Adobe Turns Off iPhone Flash Development

For those of you who are or work with Flash designers, any hopes that Flash will appear on a future version of the iPhone have been all but dashed today. According to Network World, Adobe is halting development of a Flash-to-iPhone software tool, which was introduced...

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For those of you who are or work with Flash designers, any hopes that Flash will appear on a future version of the iPhone have been all but dashed today. According to Network World, Adobe is halting development of a Flash-to-iPhone software tool, which was introduced with its Creative Suite 5 last week.

A few weeks ago, Adobe Systems was promoting its CS5 technology for building Flash applications that run on the iPhone.  But then Jobs struck back. He just doesn’t want Flash on the iPhone since it “performs too slow” and as always, Jobs will do whatever it takes to get his way.

Last week, Apple introduced an iPhone OS developer agreement, which prohibits developers to use third-party app compilers, including Adobe’s Flash-to-iPhone tool. Lo-and-behold, Adobe comes out with an announcement that it will stop work on its efforts to bring Flash to the iPhone.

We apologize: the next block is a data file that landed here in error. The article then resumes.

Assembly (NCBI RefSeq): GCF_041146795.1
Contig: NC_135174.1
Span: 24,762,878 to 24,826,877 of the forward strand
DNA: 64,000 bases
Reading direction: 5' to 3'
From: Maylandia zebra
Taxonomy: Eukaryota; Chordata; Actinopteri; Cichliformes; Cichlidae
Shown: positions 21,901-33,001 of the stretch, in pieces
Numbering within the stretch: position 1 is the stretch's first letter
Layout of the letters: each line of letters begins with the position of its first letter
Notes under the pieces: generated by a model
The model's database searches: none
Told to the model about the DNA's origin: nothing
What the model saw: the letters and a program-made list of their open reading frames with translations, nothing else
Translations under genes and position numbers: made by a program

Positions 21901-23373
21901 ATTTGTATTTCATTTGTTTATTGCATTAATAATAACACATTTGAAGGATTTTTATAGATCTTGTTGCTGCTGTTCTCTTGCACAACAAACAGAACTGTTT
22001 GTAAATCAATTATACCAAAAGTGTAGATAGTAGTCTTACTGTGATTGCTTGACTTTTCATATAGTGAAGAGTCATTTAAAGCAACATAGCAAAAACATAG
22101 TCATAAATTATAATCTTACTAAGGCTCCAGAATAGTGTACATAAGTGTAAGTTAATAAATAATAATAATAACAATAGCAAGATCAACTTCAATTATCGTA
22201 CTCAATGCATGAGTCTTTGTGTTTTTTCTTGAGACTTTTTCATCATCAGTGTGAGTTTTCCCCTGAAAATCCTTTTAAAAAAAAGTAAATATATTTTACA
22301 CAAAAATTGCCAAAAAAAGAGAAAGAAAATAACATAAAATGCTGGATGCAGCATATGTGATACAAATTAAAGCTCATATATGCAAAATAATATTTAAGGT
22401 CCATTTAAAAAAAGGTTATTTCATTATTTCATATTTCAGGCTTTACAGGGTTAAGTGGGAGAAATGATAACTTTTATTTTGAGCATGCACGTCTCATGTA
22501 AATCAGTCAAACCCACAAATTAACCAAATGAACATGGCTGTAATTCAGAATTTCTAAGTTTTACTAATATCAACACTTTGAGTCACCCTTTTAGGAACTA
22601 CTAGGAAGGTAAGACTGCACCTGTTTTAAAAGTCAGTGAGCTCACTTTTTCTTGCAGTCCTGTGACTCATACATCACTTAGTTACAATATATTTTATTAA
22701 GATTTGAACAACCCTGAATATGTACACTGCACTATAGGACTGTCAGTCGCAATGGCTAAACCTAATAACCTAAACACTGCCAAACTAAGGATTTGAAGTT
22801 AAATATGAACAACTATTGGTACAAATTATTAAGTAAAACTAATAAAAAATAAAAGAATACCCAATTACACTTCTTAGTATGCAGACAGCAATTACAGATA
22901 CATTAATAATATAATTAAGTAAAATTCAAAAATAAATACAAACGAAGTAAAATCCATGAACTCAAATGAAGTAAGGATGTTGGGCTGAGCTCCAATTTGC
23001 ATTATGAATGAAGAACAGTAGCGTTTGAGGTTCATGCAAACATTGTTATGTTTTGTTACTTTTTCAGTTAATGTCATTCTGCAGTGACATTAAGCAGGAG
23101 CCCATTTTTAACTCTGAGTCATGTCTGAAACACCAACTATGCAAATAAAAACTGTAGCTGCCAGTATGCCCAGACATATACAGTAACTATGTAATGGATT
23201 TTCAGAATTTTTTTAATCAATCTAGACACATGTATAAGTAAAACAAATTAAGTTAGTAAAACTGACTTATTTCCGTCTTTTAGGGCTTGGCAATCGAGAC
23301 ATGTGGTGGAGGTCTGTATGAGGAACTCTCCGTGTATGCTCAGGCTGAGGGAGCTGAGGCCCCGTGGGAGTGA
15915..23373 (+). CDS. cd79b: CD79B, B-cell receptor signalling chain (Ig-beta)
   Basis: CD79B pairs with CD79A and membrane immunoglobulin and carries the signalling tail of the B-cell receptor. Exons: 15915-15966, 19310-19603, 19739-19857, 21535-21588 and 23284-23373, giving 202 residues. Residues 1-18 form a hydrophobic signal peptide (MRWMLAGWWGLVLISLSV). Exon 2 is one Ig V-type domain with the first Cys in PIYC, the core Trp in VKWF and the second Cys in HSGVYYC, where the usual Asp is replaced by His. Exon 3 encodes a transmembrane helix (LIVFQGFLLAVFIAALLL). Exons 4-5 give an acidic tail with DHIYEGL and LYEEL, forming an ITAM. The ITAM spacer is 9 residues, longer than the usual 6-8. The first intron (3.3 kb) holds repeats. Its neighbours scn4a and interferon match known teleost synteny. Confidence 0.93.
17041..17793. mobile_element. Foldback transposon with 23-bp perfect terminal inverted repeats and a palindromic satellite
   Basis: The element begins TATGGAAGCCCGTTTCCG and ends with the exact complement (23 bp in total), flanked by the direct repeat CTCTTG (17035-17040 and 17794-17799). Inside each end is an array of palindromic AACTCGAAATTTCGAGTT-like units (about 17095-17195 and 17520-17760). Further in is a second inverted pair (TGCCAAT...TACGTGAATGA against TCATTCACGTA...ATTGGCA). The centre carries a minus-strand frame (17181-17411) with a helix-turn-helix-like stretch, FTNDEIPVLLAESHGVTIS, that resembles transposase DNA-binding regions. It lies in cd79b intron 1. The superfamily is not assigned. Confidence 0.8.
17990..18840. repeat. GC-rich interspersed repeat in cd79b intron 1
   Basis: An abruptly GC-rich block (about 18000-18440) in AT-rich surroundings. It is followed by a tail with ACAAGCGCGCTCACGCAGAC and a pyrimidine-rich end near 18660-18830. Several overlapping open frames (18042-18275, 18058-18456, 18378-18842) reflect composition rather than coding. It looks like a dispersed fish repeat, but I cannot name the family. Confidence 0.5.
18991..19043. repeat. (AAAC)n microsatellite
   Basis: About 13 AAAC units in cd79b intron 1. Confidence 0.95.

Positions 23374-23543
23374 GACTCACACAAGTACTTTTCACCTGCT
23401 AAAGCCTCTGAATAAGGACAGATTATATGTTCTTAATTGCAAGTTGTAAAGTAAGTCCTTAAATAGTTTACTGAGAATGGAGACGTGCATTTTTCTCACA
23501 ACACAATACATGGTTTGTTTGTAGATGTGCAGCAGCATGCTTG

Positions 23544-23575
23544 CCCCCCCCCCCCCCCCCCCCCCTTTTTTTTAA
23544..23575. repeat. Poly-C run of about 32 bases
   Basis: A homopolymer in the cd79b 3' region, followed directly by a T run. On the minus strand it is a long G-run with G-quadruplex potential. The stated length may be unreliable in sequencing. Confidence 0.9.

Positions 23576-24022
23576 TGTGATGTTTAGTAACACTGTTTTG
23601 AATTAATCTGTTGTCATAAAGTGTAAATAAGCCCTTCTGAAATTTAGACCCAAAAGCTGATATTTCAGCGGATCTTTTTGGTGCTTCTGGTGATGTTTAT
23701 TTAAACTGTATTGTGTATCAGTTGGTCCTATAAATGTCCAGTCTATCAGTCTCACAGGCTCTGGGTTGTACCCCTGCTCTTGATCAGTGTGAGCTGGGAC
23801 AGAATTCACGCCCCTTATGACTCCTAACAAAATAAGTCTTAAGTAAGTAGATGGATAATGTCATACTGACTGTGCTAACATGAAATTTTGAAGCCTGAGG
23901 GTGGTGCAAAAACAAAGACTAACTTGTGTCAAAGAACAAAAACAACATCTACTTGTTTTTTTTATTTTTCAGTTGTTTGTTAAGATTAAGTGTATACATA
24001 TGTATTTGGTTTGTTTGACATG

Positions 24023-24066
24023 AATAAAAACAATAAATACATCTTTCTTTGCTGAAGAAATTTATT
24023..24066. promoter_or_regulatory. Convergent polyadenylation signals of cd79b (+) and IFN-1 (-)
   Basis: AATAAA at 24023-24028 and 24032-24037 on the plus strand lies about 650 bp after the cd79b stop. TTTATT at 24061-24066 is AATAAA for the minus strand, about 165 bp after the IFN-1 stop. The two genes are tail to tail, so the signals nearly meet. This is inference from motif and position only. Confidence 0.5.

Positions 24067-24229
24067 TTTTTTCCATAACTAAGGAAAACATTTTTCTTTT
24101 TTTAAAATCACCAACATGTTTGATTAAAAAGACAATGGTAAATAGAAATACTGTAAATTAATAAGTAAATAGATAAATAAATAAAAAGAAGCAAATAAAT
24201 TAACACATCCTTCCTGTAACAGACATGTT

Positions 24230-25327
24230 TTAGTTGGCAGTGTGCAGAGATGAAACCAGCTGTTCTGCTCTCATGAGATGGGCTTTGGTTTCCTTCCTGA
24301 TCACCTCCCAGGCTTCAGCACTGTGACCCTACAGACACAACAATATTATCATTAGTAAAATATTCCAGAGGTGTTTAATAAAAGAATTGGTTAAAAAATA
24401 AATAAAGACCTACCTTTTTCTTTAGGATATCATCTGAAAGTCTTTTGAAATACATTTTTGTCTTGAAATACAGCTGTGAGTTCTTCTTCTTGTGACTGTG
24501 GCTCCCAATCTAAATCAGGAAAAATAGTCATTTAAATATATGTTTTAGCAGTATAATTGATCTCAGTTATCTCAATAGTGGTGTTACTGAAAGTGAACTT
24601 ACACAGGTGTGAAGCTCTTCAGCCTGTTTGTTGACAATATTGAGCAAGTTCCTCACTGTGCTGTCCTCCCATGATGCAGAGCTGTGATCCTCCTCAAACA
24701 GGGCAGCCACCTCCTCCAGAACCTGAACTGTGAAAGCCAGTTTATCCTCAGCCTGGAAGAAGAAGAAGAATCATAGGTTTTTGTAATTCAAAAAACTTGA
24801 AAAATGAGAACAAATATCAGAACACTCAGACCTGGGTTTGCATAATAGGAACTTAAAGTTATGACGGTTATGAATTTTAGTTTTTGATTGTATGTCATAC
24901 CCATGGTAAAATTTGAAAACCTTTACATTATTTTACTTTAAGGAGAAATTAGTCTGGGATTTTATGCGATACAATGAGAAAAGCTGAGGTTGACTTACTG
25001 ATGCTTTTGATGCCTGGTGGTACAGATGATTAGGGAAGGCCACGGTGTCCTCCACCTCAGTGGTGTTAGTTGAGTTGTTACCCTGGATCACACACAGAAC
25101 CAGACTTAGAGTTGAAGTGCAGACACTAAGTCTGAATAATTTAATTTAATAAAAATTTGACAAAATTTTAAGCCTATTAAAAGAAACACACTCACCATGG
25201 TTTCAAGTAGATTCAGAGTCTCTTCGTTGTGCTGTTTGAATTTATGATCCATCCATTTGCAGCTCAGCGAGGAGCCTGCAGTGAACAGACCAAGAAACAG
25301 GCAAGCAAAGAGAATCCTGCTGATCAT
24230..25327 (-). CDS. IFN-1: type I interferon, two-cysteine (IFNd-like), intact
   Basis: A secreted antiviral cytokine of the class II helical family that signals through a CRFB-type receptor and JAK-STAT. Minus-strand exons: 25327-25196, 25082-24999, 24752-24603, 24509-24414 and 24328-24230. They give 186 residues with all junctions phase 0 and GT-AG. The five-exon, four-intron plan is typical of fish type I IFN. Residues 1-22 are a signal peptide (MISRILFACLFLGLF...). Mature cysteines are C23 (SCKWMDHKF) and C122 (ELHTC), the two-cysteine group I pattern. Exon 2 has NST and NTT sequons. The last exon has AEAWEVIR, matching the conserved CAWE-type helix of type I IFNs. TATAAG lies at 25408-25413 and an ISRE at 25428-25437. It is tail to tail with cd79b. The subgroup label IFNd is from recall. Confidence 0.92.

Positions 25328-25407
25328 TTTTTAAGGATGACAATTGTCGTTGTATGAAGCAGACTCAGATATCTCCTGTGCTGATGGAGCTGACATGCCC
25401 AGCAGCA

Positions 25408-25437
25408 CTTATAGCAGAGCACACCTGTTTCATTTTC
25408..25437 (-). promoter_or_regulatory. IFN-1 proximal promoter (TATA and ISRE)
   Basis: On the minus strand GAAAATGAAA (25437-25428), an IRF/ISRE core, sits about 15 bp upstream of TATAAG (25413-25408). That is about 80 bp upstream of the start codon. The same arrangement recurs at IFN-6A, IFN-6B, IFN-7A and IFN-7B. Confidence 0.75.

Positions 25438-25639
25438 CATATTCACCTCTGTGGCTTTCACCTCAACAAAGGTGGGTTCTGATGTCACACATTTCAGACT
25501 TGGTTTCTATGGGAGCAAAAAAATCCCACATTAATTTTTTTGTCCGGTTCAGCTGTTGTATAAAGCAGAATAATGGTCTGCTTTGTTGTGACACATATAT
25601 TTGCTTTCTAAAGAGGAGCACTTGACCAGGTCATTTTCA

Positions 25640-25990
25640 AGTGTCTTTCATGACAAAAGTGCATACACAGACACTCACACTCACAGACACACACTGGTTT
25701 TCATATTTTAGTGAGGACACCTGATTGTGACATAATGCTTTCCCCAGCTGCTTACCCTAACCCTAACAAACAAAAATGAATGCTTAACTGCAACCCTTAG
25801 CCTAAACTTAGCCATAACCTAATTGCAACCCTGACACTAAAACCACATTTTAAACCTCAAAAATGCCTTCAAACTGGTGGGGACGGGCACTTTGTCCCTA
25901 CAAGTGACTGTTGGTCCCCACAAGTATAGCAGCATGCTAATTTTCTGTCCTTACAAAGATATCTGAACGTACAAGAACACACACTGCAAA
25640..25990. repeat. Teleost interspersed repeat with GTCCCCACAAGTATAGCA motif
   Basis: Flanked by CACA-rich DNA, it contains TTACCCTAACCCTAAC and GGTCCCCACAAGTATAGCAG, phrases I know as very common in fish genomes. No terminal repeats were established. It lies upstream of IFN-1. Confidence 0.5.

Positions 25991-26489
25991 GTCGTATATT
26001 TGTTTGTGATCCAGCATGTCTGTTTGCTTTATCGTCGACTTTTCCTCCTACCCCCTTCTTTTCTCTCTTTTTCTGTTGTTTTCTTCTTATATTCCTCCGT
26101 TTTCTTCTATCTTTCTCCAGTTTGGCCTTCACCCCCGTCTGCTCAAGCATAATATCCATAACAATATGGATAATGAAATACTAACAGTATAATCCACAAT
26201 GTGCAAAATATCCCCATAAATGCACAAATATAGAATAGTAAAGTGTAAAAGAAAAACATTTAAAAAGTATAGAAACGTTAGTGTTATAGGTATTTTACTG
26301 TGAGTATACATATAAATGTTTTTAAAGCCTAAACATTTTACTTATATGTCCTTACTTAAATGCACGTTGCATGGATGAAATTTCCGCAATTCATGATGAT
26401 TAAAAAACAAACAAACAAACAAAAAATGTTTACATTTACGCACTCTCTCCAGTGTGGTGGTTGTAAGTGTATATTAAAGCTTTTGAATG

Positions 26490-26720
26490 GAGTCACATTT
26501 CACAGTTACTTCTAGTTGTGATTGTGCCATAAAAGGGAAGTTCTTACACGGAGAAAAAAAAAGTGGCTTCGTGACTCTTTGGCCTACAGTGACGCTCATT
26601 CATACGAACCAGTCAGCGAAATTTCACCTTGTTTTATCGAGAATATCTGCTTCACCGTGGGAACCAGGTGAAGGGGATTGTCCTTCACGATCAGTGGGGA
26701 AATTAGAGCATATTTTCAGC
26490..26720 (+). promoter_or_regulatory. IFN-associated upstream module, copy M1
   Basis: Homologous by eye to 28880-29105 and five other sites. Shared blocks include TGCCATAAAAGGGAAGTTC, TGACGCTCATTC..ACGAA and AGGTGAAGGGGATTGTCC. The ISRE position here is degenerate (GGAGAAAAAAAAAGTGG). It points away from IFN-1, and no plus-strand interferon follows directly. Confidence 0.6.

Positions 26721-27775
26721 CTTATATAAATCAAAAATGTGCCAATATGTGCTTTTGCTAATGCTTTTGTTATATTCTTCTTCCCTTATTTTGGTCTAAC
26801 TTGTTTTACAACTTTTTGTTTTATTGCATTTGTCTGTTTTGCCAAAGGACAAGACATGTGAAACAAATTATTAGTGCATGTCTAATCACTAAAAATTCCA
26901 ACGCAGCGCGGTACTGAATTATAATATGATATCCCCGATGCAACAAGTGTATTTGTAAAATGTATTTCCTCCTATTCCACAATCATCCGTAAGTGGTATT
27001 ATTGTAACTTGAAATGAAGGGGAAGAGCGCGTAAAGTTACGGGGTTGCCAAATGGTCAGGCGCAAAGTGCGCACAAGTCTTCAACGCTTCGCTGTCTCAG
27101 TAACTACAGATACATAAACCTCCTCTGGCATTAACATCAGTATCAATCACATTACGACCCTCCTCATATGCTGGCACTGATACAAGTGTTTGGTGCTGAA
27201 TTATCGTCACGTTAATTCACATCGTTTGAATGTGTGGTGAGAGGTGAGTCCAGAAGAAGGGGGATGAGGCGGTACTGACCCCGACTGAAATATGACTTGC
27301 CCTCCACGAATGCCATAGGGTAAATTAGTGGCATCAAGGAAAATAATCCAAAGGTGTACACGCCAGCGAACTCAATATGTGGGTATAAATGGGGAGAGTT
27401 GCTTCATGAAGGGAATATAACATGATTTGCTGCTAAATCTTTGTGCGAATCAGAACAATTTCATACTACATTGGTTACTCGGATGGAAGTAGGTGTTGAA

Flash isn’t lost in the mobile marketing space, though. Adobe is working closely with Google to bring Flash Player and Adobe Air to Android-based smartphones such as the Motorola Droid, Nexus One, HTC Incredible, and Sprint Evo and even upcoming non-Apple tablets.

Of course, with HTML5, you can do many of the same things that Flash can. Will the lack of Flash on the iPhone hinder your mobile marketing plans, or do you think Jobs is making the right move?

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3 comments

  1. Ryan

    Jobs makes me embarrassed to own an iPhone. It’s clear that this is a pissing contest since he is trashing this conversion tool. What a douche. I don’t want to wait on HTML5 to see video on my iPhone.

  2. Vancouver Search Engine Marketing

    Ouch! Just when I thought they were about to make peace. HTML5 can be very powerful tool if used properly. Hopefully Adobe will come with something cool as well.

  3. Nathan

    Commenting as an e-learning flash developer, I am glad to see Apple aggresively distancing itself from Flash. From a development standpoint: it’s time-consuming, resource-heavy, and a rather difficult and poorly-coded platform. Until Adobe’s good ideas have good implementation, we’ll continue to look elsewhere in the future.

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